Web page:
The CHI Geneva has always been cited as THE ultimate competition, especially for its unique atmosphere. Would an edition without an audience have made sense? "Obviously, it would have been a completely different competition, not the CHIG that we’re used to seeing, but we made it a point of honor to organize a competition for the riders, so that they could ride their horses in the arena. It’s in our DNA is to organize a sporting event. We’ve tried to add festivities and fantasy to it, but sport comes first.

And obviously, the volunteers were ready for that too, since we opened registrations, there was a flurry of activity (more than 400 requests came in very quickly). We felt that people wanted to be part of the party no matter what. It was very encouraging, as was the Hospitality Terrace, which was already booked out, and the ticketing. As soon as that opened, a lot of tickets were sold out straight away, whereas usually people wait a little longer to buy them."

And the sponsors? "We first had to consult our sponsors to find out if they would agree to support us in the different scenarios: with more than 1,000 people, less than 1,000, behind closed doors? All of them continued to support us. We reviewed the contracts, because the publicity behind closed doors is of course not the same as when the audience is there in person. We were in daily contact with them. It's very encouraging to hear them say, "We're here this year, and we'll be here next year. We're not leaving you." Everyone was happy that we tried everything we could, and thanked us for responding to their requests and concerns. And some of them even extended their contracts. They also saw that from our point of view, we were aware that they were going through the same crisis as us."

Managing all the staff when there is so much uncertainty is no easy task: "We had this enthusiasm, and said, 'Let's go,' but at the same time, we had these reservations that were holding us back. There were days when we believed we could do it, and we had days of doubt. One day you make plans to protect everyone and you see all that remains to be done, and it seems insurmountable, but you find the energy to keep going. It felt like a roller coaster. Our role, Alban Poudret, the Sports Director, Michel Sorg and myself, is to motivate the troops. We have to show them that we’re there with them and that we believe in the event. Within the committee, there were people who were worried, and rightly so, but we had to tell them "It's going to be okay". It's not easy, when you yourself have spent the day coming up with protection strategies, to find the motivation to give them confidence. That's an aspect that took a lot out of me."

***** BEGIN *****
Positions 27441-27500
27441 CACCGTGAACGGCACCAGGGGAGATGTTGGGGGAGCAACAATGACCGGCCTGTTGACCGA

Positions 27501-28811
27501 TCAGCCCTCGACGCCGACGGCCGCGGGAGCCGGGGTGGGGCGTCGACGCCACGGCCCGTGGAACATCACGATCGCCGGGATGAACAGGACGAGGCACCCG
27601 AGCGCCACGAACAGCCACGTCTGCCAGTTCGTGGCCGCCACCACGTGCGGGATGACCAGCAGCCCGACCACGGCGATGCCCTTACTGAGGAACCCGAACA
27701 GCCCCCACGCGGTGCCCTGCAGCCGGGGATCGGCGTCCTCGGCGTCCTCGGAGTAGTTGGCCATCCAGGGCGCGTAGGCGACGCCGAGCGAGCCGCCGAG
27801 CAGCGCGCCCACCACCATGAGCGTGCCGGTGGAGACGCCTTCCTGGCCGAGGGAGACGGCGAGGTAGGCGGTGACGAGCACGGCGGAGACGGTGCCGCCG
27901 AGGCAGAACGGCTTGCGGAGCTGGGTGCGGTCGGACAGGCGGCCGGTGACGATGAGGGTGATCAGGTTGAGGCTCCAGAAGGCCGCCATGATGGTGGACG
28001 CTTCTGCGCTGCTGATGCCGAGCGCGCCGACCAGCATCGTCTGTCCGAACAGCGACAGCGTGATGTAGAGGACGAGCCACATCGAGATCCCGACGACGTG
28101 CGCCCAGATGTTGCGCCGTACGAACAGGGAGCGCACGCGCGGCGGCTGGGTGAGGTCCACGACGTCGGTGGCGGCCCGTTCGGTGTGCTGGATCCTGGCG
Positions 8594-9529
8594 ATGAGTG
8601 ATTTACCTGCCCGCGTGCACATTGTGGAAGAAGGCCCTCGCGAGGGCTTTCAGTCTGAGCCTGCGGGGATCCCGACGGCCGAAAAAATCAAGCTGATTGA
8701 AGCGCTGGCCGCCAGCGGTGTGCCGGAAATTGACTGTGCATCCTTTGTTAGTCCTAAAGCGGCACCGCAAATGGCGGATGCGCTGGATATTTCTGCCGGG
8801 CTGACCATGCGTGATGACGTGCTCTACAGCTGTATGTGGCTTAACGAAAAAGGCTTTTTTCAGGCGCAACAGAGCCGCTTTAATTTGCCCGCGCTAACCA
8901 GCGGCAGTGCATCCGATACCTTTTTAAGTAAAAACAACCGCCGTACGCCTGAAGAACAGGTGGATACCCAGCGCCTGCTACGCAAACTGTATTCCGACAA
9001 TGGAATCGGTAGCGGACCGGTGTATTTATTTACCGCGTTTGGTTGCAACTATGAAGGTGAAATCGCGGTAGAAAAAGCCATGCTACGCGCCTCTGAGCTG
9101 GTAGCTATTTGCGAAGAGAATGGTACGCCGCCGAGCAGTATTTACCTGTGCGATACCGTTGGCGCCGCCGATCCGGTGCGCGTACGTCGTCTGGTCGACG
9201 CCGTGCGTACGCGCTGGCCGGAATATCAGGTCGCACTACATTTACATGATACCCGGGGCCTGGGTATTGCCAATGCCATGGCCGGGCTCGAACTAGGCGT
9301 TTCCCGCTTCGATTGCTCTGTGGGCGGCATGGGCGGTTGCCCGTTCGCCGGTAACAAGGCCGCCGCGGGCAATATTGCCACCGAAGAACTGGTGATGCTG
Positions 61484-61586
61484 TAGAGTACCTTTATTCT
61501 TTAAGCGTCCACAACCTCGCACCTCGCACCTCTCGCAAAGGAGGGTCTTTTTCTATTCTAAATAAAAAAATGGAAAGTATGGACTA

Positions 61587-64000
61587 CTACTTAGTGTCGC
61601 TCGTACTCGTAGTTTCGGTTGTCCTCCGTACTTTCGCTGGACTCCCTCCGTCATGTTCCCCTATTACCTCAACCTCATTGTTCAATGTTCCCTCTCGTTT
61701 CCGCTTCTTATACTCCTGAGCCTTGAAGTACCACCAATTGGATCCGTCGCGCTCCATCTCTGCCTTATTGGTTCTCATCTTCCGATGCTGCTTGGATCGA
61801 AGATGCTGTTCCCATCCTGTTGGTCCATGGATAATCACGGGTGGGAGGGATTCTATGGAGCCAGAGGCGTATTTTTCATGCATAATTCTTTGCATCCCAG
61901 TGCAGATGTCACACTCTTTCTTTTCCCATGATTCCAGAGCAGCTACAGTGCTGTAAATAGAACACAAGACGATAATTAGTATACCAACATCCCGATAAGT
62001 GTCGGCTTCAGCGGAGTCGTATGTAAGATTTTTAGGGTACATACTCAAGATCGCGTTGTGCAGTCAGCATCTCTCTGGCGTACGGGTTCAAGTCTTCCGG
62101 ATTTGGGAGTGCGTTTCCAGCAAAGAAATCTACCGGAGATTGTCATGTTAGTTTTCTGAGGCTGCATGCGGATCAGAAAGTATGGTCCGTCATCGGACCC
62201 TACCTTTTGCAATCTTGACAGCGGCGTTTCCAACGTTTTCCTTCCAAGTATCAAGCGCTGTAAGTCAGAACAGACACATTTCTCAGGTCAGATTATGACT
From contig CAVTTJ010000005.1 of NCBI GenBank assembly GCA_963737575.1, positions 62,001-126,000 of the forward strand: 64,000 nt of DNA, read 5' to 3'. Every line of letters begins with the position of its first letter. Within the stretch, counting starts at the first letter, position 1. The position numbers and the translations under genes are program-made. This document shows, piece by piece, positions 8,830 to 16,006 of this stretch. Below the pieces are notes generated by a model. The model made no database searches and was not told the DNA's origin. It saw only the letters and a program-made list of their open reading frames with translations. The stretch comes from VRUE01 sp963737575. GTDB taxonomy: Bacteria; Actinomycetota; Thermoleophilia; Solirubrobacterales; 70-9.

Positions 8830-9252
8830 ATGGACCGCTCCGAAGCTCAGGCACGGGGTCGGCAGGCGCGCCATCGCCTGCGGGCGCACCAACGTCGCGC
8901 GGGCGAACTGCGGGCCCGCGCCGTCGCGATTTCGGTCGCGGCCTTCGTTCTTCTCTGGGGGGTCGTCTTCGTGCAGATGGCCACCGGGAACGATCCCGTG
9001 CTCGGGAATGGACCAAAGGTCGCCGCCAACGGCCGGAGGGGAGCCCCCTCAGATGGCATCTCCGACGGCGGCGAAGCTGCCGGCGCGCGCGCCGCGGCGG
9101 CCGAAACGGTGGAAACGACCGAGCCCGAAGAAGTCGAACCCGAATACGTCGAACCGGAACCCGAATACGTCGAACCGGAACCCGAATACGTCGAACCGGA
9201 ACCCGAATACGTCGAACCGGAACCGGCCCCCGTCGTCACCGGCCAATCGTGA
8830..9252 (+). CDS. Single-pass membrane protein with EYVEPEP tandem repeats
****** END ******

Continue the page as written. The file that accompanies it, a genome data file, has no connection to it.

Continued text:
This pandemic is putting the entire equestrian sector under pressure, but the 5* events have almost all been cancelled, while 2*, 3* and 4* CSIs have nevertheless been able to take place. "Indeed, it is mostly the 5* events that have been cancelled. Moreover, with indoor events, we mustn’t forget that we start out with empty halls, where we have to set everything up. We have to create everything for an event that lasts 4 days. The infrastructure represent a gigantic cost; it's half of our budget. There is also more prize money, but this prize money is given to us by our sponsors and they too had a very difficult year. The 5* events are subject to regulations that are stronger than those of a 2* or 3* CSI. We don't have registration fees, which would allow us to make some money back, and we have to offer hotel rooms to all riders and team leaders. These are small things, but added together, they represent a large part of the budget."

While the cancellation wasn’t an obvious choice, Sophie Mottu Morel says that all signals are green for the 2021 edition: "We hope to have an even better 2021 edition. We’re obviously a little frustrated at not being able to have this 2020 event, so next year we will give of ourselves even moreso. We hope that in 2021 we will obviously be able to return to a more normal life. When we see all the contests that have already been cancelled at the beginning of the year, we ask ourselves a few questions. We didn't think that this situation would last until today. But I don't think we will be able to ban events for a long time to come. Another element to take into account in our decision is that a large number of our service providers make a living from events. After we saw their enthusiasm when we announced in September that we would try to go ahead, they were saddened when we cancelled. And that's tough! There's Palexpo, and also Skynight, who are in charge of the sound and light shows. Mathys who supervises the construction of our stands, Jaquet who manages the arena, Nüssli who manages the construction of our stands, and also Supervision who is in charge of the big screens, the timing... There are countless companies we work with. And we mustn’t forget that there were no other events for them this year either. We couldn't have saved their year completely, but thanks to CHIG, they would have had some financial input anyway. Within our company, the employees will have to switch to a reduction in work hours. For the company as a whole, salaries represent a huge cost. Although I’m not questioning the importance of protecting the population, the economic losses due to the crisis, whether in the events sector, leisure, hotels or in many other sectors, will be disastrous. I don't know how we're going to recover from this."

Credits: Scoopdyga.com

AuthorOriane Grandjean